How are boxing gloves made?

How are boxing gloves made?

Have you ever wondered how your boxing gloves are made? When it comes to boxing gloves, there are loads of brands, all designing their gloves to be slightly different. It’s easy to find a boxing glove with almost any colour, design or style you could ask for. But how are these boxing gloves made? Different factories all do things slightly differently which is why most brands will have their own unique build style or shape. We’ve done a little bit of research so that we can give you a quick breakdown.

Before we get into any details, here’s a great video from Title Boxing covering the overall process of designing and building a boxing glove.

The Production of Boxing Gloves

The first step in the production process is cutting the outer materials. The materials used for boxing gloves often tell a lot about the quality of the glove. Boxing gloves are almost always cut from thin cowhide or synthetic leather. We have seen some more unique materials too, such as buffalo leather, although these are less common. Synthetic leather is often used to cut costs, but as a result, they can range in quality. Some are made of really poor vinyl, and some almost indistinguishable from real leather. Leather gloves are usually of a much higher quality and much more durable.

Sometimes the thumb is cut from the same piece of leather, sometimes it’s cut as a separate piece and stitched on to the other pieces. This mostly depends on the type of build and padding used. Other parts of the glove such as the Velcro cuff, along with any patches are often assembled now too, but kept separate from the rest of the glove for now.

Usually this is when any graphics are printed onto the gloves. It’s important to get the printing done while the materials are still flat to avoid any issues when printing. If this is done when the glove assembly has started then it will be a lot harder to achieve and limit the printable area.

Then starts the stitching, forming the shape of the glove before the padding is put in. The base of the glove is actually stitched inside out initially, which means that when the glove is inverted, the majority of the stitches and seams are on the inside. This is also a time where features like breathable meshes and grip bars are stitched into the gloves.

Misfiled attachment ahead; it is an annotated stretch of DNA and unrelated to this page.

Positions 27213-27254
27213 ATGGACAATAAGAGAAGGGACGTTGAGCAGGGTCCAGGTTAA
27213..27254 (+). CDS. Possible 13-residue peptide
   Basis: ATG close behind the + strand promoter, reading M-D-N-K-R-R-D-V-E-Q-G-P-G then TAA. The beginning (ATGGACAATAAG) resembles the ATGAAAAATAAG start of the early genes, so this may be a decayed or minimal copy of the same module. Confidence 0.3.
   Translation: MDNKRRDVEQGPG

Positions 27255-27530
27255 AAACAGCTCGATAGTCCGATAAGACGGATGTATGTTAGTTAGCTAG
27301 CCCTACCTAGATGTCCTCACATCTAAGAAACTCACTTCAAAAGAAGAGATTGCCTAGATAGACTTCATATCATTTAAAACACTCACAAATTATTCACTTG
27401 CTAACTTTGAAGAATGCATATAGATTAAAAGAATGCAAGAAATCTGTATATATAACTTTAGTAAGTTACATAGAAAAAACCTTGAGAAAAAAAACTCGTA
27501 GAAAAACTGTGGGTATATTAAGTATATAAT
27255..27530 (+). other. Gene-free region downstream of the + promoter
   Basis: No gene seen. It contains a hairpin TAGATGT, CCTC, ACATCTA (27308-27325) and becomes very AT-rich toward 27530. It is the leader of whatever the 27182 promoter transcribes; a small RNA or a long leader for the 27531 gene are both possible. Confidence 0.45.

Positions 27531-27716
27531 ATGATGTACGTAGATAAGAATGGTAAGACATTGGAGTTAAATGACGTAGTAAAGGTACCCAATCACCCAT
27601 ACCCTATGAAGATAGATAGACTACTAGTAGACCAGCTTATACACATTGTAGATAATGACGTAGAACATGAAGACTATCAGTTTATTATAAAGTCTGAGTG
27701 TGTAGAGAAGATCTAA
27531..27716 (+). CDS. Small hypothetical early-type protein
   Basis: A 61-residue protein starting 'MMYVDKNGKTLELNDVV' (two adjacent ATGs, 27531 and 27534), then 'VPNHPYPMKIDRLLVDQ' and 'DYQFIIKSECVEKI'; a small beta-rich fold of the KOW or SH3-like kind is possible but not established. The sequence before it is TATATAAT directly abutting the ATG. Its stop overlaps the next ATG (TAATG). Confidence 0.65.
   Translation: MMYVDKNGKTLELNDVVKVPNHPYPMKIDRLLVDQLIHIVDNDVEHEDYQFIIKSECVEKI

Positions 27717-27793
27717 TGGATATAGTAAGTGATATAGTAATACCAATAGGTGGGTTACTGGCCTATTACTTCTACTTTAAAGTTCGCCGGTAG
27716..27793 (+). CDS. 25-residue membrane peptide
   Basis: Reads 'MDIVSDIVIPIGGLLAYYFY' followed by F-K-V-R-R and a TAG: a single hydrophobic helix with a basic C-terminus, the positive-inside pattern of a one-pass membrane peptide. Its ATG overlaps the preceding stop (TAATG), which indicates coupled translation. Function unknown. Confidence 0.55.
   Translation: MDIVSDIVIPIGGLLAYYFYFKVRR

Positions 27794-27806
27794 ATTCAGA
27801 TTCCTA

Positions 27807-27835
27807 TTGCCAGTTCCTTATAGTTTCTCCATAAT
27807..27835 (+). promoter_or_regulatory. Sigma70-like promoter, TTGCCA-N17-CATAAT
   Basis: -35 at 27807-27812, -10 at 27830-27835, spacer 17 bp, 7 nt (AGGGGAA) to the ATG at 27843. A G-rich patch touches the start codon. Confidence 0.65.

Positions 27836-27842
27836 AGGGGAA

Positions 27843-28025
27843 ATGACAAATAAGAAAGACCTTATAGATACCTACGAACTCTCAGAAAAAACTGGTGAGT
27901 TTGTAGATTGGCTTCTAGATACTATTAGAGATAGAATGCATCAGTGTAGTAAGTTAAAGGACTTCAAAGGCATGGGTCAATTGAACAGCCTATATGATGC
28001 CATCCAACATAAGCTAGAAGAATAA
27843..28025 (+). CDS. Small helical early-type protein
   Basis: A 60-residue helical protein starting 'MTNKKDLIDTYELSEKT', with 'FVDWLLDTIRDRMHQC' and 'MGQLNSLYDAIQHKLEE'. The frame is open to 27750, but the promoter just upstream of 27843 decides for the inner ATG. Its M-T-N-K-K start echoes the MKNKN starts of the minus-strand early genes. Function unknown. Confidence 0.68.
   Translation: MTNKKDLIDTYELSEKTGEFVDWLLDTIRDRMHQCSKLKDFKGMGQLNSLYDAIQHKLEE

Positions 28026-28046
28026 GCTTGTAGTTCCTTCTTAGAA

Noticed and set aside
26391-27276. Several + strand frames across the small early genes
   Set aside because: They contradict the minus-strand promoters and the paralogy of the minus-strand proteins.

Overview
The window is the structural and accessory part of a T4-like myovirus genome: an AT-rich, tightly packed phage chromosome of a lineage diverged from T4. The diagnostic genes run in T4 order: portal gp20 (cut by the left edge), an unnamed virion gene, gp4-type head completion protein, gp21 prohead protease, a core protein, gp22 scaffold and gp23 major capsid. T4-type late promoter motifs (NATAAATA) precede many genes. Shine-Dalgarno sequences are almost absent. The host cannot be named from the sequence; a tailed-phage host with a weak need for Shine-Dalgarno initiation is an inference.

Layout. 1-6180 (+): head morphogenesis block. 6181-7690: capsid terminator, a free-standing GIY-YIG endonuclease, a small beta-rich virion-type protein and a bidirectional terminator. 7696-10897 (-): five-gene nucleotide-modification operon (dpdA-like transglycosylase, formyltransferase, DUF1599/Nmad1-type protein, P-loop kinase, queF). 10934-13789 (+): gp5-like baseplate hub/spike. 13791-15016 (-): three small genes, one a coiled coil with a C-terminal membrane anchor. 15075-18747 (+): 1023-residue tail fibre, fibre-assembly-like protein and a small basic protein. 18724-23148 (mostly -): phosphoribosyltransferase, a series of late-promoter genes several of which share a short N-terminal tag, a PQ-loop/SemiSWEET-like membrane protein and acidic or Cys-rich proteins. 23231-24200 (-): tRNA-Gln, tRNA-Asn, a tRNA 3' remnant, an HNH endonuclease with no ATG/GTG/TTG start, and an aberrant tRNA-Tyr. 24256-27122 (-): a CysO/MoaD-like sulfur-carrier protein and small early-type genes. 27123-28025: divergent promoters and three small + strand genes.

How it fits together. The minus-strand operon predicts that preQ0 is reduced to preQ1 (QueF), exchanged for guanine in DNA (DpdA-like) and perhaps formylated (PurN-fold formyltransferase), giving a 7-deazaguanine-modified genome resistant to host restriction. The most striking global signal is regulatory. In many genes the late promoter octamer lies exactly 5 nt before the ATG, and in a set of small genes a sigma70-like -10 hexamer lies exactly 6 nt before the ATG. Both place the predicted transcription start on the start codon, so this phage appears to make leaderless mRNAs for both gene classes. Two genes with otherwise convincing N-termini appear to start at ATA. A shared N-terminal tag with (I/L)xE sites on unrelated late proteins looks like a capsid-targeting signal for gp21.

Hands Stitching Boxing Gloves

Adding the Padding

Traditionally horsehair was used to pad boxing gloves, and still is with some premium brands. These days, however, boxing gloves typically use either a combination of layered foams or IMF (Injection Moulded Foam). The layered foams allow for different densities in different areas of the glove. Most brands have their own unique combination of padding. Usually these hold their shape partly because of the leather and partly because of the way the layering is done. IMF on the other hand is moulded and set in the shape of the boxing gloves, so hold their shape a lot more naturally.

Here’s a great video from 1v1 Fight Gear which explains the differences a little more in-depth.

The padding is then inserted into the sections which were stitched together earlier, usually along with the glove’s inner lining. This is when the glove starts to take shape and become recognisable. The cuff and its lining are then stitched together and is then attached afterwards and stitched into place on the bottom of the glove.

Completing the Gloves

If the glove is going to be using laces then a template is laid over the opening on the palm of the glove and lace holes are punched in. If the gloves are going to be Velcro however then the Velcro strap will be stitched into place. The two sides of Velcro will have been assembled earlier. Finally a thin strip of leather is folded over the outer edges of the cuff and palm and is stitched in place to finish the glove.

As we mentioned at the beginning of this section, most brands will have their own processes which all vary slightly from one another, but this should give you a better idea of the process as a whole. Here’s a beautiful video from Yokkao, which shows a great close-up look at the construction process.

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